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Professional football player Kurt Warner drove a high-powered St. Louis Rams offense to a Super Bowl victory, and collected MVP honors along the way.
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Brenda and Kurt quickly grew close, and when they married in 1997, Warner legally adopted his wife's children. Since then, the couple has gone on to have five additional kids, including twin girls born in December 2005.
Despite his senior season success, Warner's dream of playing in the NFL seemed unlikely to be realized following his graduation in 1994. He went undrafted, and while the Green Bay Packers invited him to training camp,
the team cut him just five weeks after the signing.
Still, Warner held on to his dream. He took a job in Cedar Falls stocking supermarket shelves for $5.50 an hour, trained during the day at his old college, and told anyone who would listen that he'd be an NFL quarterback some day.
In 1995, Warner was asked to play for the Iowa Barnstormers of the Arena Football League. There, his accurate and strong arm set a host of league passing records and eventually caught the attention of the Rams, a struggling NFL franchise that sent him overseas to play in the NFL's European league in the spring of 1998.
Again, Warner turned in more eye-popping numbers, leading the league in passing yardage and touchdowns. The performance was good enough to help him land the third-string job for the Rams that autumn, a season in which the club turned in a 4-12 record.
Everything changed the following season when, in late August, the team's starting quarterback went down with a season-ending knee injury. In his place, the Rams turned to Warner, who'd played well enough in camp to earn the backup position.
Just as he did in college, Warner came up big, throwing 14 touchdowns in his four games, two more than the team had passed during the entire 1998 season. Football talking heads and fans were enthralled and amazed not only at the quarterback's rise, but also by how the player's talent could be overlooked by so many scouts and coaches.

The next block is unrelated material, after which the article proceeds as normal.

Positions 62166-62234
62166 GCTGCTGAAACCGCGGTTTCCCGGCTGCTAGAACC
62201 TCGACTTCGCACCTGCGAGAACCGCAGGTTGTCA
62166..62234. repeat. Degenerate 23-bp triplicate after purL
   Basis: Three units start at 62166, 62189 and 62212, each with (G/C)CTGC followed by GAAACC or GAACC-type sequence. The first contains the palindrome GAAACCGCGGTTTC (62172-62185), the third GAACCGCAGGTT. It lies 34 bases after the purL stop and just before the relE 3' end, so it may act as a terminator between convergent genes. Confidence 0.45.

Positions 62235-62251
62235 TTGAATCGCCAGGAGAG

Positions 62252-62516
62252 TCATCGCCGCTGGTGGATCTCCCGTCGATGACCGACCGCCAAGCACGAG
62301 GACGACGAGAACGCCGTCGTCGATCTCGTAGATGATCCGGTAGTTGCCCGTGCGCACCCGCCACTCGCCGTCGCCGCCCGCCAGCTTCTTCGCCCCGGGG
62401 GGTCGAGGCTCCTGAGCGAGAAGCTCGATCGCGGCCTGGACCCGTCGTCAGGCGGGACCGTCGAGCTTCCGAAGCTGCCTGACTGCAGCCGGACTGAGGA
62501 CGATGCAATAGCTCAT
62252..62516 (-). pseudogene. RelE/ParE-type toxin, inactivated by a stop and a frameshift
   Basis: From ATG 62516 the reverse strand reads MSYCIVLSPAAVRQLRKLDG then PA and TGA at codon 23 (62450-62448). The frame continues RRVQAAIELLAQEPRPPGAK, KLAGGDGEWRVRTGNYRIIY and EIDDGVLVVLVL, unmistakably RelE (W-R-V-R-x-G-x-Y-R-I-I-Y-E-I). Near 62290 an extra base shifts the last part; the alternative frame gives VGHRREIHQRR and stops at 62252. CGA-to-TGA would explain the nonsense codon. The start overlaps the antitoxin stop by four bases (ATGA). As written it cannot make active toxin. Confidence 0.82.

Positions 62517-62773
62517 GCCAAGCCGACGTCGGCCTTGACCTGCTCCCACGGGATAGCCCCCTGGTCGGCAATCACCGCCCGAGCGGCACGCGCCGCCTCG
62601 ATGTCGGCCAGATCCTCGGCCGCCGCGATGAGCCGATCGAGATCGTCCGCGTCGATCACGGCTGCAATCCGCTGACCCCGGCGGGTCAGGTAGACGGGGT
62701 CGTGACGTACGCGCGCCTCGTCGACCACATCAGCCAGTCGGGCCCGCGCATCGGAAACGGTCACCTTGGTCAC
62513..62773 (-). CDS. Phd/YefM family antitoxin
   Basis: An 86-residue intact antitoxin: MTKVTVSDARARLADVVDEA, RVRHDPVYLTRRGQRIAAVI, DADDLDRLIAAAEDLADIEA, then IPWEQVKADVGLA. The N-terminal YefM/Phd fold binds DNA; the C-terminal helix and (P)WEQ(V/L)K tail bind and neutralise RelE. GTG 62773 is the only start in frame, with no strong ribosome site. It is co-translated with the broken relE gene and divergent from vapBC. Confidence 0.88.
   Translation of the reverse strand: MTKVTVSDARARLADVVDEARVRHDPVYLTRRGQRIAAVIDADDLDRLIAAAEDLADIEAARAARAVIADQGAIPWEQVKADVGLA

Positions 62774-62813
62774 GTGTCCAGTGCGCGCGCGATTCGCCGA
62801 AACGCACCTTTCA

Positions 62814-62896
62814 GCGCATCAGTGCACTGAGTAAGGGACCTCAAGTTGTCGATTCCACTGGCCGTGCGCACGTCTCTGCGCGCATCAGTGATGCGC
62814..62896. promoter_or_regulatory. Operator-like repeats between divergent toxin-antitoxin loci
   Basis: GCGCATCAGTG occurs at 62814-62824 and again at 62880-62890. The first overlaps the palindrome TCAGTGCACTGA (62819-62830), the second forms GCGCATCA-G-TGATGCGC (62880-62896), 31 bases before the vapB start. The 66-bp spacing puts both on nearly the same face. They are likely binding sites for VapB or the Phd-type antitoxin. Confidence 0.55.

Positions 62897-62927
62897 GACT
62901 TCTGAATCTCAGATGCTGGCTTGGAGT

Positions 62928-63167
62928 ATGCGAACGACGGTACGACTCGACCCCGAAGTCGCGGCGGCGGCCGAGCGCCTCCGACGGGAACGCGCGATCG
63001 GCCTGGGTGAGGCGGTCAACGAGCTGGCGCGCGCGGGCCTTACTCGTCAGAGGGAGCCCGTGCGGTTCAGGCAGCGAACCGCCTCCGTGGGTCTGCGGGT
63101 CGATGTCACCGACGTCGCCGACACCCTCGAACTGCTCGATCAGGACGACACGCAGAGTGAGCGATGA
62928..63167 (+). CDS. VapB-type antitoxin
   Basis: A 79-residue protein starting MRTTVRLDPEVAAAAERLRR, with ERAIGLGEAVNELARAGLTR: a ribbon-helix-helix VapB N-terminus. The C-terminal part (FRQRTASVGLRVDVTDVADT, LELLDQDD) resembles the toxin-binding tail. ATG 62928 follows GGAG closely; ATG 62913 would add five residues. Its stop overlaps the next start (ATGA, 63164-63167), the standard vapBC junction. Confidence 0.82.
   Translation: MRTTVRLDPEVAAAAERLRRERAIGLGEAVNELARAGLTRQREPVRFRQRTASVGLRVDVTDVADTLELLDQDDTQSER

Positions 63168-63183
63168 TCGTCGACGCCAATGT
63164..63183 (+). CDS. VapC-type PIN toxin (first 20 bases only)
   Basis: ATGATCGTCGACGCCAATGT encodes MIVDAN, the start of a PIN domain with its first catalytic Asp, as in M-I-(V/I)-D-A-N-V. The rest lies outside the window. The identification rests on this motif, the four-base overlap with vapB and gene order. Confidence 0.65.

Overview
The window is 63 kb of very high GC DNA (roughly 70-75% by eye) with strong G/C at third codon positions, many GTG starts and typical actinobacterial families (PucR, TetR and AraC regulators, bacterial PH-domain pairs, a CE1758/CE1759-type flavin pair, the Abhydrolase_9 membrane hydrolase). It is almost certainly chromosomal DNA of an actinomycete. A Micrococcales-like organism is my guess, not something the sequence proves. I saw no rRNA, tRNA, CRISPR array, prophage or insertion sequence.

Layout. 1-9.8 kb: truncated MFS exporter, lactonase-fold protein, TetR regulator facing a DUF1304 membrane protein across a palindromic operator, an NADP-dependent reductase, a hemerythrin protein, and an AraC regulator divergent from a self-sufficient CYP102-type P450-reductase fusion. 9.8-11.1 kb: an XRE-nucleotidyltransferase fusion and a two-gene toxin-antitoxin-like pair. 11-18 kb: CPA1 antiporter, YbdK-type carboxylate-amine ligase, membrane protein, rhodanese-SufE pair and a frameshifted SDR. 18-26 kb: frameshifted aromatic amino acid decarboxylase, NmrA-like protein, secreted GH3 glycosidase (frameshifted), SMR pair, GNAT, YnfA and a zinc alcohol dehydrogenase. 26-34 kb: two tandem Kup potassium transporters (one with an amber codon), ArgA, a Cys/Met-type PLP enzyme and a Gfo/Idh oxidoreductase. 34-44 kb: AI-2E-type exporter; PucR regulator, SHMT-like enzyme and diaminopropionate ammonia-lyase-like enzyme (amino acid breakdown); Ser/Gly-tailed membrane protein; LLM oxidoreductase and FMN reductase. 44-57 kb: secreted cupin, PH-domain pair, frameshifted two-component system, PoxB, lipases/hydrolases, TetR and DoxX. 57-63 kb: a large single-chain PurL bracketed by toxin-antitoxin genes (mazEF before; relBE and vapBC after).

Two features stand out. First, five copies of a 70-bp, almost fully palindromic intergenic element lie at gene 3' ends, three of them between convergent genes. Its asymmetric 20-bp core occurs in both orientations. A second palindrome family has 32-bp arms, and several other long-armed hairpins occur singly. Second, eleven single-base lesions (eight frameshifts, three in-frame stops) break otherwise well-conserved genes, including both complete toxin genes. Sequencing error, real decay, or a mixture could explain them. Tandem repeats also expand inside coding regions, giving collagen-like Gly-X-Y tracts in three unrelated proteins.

"There's no way to quantify Warner's commanding pocket presence, his ability to release the ball just before the rush arrives or the amazing array of passes he can throw with chilling accuracy," wrote Sports Illustrated.
Earning a paltry, by NFL standards, $250,000, the league minimum for a second-year player, Warner and the league's highest powered offense, dubbed "The Greatest Show on Turf", sprinted to a 13-3 record and a Super Bowl win in which the quarterback threw for a record 414 yards and was the game's MVP.
"People think this season is the first time I touched a football; they don't realize I've been doing this for years, just not on this level, because I never got the chance," Warner told reporters. "Sure, I had my tough times, but you don't sit there and say, 'Wow, I was stocking groceries five years ago, and look at me now.' You don't think about it, and when you do achieve something, you know luck has nothing to do with it."
Over the next several seasons, Warner, who signed a four-year contract in 2000 for more than $46 million, proved his worth, throwing for more big yardage and touchdowns. He then led the Rams to a second Super Bowl appearance two years later, in which Warner's heavily favored club lost to Tom Brady and the New England Patriots.
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